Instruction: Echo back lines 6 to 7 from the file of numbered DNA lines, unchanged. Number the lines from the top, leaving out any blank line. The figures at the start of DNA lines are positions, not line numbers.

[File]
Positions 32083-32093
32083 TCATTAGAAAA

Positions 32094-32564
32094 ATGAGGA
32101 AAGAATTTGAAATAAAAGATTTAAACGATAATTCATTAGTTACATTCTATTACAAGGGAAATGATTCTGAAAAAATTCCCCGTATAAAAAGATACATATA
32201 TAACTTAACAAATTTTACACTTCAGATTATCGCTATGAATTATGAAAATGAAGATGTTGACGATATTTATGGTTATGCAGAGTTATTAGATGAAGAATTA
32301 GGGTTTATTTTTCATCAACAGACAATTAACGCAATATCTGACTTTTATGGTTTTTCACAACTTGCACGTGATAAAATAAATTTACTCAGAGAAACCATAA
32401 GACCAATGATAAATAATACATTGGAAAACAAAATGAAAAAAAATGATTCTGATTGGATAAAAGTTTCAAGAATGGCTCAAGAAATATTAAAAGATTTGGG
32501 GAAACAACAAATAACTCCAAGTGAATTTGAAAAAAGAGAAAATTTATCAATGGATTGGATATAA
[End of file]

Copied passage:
32201 TAACTTAACAAATTTTACACTTCAGATTATCGCTATGAATTATGAAAATGAAGATGTTGACGATATTTATGGTTATGCAGAGTTATTAGATGAAGAATTA
32301 GGGTTTATTTTTCATCAACAGACAATTAACGCAATATCTGACTTTTATGGTTTTTCACAACTTGCACGTGATAAAATAAATTTACTCAGAGAAACCATAA